Should we continue to look at violent religious fanaticism as a social phenomenon, or whether we should treat it as a contagious mass psychiatric disease that needs to controlled, prevented and treated. Should we be revengeful towards those unfortunate souls affected with it, or whether we should look at them with understanding and sympathy and help them overcome their ailments!
History tells us that religious fanaticism is not a new phenomenon. It has been there in the past and led to genocides, mass murders, communal persecution and even ethnic cleansing. To be fair to all religions, most organized religious communities to whom such fanatics often belong have also faced such persecution themselves at the hands of similar violent extremists from the differing community.
One would have thought that the scientific discoveries of the last few centuries and the flooding of modern human universe with information and knowledge would moderate such tendencies, and indeed it is a phenomenon that we can witness in many parts of the liberal world, where democracy and rule of law establish secularism and protect human rights of every individual irrespective of his faith. However, there are other darker corners of the world, where violent religious extremism not only survives, but also seems to be taking control of more minds than earlier.
The misery, the anxiety and the discomfort such fanatics cause with their threats and their execution remains one of the most important challenges of humanity. It is a phenomenon that needs greater attention, and from all possible perspectives, including those that may not have been attempted earlier.
A few years back, when there was news about a six year old girl child being used as a human bomb by religious fanatics, one would have thought that it is the lowest point to which humanity can fall. A little later, all such hopes were belied as something happened that should make everybody wonder about the sanity of these unfortunate souls involved in it.
A group of people went around desecrating old graves in an Ahmadiyya graveyard, as part of their animosity towards the liberal attitude followed by Ahmadiyya sect of Muslims.
While one can understand if they attack living beings, it is difficult to fathom what might be their grievance with the mortal remains of people long dead, who are now beyond the living dramas of the mortal world, and even if they were scared of being desecrated, would hardly be able to comply with the demands of their desecrators!
Clearly there is something seriously wrong with the cognitive and deductible abilities of these guys, which makes them such an outlier in a modern intellectual society that it may be difficult to consider them as normal.
This brings one to wonder whether these people are sane at all, or whether their ability to think meaningfully has been destroyed by the mental abuse they seem to have put themselves into. If latter be the case, then what they deserve is not hate, but an understanding of their mental ailments, and maybe there is an urgent need to find out a way for addressing this diseases with which they are afflicted.
The acts of all religious fanatics and terrorists are generally difficult to understand by saner societies. Yet, they have been there throughout history, in almost every part of the world. The fact that they have afflicted followers of practically all religions at some point of time or other, suggests that the problem may not exactly be in any particular religion, but rather in the minds of those who get afflicted with these seemingly infectious syndromes.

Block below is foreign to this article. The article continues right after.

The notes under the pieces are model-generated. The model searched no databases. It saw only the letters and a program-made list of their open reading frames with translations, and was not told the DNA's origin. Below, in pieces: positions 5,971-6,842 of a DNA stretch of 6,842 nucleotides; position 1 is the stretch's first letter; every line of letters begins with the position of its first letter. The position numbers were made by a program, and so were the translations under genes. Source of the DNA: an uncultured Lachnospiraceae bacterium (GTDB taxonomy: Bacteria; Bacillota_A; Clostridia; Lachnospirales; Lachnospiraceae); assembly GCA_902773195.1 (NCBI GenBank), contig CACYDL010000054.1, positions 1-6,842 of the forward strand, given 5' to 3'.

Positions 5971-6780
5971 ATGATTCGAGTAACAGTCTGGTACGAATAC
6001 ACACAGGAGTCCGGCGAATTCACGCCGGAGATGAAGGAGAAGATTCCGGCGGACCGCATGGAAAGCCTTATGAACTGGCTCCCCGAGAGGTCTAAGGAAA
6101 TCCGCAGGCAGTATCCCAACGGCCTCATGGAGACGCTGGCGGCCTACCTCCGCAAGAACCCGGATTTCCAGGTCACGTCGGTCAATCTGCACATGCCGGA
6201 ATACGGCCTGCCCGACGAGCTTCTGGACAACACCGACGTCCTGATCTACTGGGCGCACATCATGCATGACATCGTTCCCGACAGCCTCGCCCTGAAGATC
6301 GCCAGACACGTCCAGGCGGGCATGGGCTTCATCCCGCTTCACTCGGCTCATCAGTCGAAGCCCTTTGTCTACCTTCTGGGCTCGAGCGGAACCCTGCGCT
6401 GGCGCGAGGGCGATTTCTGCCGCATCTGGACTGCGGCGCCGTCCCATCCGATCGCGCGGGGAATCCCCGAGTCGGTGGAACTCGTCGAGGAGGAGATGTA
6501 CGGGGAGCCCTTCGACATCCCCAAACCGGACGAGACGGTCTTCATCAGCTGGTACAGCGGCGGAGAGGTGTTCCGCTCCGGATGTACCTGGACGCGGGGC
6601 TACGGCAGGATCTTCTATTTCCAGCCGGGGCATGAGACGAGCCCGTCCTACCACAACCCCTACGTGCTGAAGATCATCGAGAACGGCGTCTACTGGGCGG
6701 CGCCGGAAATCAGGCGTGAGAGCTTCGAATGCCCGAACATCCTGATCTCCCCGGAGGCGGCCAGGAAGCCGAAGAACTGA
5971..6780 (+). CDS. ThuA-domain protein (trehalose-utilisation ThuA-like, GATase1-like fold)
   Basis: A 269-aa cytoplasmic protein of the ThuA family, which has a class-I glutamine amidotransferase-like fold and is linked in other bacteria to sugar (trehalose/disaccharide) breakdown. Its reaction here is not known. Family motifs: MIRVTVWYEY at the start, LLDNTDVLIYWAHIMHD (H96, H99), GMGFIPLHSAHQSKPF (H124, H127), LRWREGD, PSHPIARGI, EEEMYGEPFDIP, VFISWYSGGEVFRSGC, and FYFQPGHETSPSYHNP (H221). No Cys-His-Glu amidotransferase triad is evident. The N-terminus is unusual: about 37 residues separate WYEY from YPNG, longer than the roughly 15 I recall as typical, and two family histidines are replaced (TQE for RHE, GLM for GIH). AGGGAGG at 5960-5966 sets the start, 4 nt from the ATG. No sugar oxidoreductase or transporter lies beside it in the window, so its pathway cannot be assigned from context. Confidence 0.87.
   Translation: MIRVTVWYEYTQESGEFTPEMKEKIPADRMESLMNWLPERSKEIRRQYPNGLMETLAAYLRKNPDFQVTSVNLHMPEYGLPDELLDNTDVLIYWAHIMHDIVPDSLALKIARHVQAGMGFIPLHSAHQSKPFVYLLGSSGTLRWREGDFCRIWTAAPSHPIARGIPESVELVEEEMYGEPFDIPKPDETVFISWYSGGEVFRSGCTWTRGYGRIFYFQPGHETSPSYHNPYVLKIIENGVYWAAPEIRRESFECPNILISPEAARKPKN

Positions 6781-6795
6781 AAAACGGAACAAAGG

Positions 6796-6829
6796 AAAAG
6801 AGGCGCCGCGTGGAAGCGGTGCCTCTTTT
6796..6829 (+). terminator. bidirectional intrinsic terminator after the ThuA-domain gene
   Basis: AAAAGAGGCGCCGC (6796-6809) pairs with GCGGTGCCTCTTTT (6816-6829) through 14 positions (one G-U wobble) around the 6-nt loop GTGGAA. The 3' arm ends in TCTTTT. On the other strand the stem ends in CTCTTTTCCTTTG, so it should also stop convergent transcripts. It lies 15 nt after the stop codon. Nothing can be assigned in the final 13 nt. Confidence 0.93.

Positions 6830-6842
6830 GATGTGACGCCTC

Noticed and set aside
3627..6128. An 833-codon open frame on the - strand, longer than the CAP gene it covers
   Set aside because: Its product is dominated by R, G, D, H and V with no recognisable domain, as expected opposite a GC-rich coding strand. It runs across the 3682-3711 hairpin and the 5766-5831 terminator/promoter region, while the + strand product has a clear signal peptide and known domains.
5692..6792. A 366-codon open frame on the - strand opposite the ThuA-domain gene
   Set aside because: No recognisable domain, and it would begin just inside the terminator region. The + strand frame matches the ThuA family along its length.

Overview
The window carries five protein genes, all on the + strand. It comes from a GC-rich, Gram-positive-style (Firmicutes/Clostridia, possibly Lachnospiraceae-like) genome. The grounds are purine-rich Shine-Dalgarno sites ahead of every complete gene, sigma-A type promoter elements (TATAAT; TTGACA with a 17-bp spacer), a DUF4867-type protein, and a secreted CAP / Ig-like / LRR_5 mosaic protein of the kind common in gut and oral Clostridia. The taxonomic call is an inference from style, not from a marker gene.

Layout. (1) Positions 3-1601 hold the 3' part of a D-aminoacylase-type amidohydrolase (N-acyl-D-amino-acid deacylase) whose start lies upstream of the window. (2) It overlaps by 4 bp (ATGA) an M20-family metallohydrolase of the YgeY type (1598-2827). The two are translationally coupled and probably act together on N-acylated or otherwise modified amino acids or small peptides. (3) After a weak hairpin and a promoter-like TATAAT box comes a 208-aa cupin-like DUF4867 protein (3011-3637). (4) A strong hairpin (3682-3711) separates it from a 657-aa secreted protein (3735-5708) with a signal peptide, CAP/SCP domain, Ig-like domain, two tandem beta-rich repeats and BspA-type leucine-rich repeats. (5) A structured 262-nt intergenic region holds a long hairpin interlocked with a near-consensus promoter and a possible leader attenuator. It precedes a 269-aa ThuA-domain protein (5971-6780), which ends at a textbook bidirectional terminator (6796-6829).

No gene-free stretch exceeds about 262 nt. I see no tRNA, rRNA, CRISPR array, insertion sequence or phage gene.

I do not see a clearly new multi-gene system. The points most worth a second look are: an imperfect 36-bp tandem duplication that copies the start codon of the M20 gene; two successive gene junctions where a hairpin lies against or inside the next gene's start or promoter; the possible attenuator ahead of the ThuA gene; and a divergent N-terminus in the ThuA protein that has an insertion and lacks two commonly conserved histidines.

Unfortunately, little attention seems to have been paid till now to analyze the mental state of these unfortunate souls, and the severe phobias and delusions of persecution that they seem to suffer with regard to the members of other religious communities whom they strive to kill.
Just like bacterial and viral infections spread from one to another, religious fanaticism also seems to spread from a person infected with it to others. Its contagious character is just too apparent to be ignored. As is the case with infections, those not immune to it, like young and unexposed ones, are often more easily infected, and just like it happens in viral and bacterial diseases, the disease does not equally manifest in all individuals. Some people act more like carriers. They live normal lives, but harbor the virulent thoughts and pass them on to others who may show worse manifestations of this disease. Finally, just like all infectious diseases thrive in underdeveloped societies, religious fanaticism also thrives and manifests most in such vulnerable pockets, indicating that economic development and educations can potentially have a major role to play in its control.
Contagious epidemics have made humanity suffer. Religious fanaticism has also done the same. Both have been a bane of humanity and cost lives. Maybe, it is time, we should begin to treat religious fanaticism as a contagious psychiatric epidemic that needs to be contained and prevented by proactive measures that will immunize those not yet affected with it. May be it is time it gets the medical recognition it deserves as a dangerous disease.
Viral and bacterial infections caused havoc for mankind for a very long time, but with dedicated hard work by scientists and medical experts, humanity has finally been able to control them. One hopes and wishes that humanity would be equally successful in controlling violent religious fanaticism, once sufficient attention is paid to it in a scientific manner!
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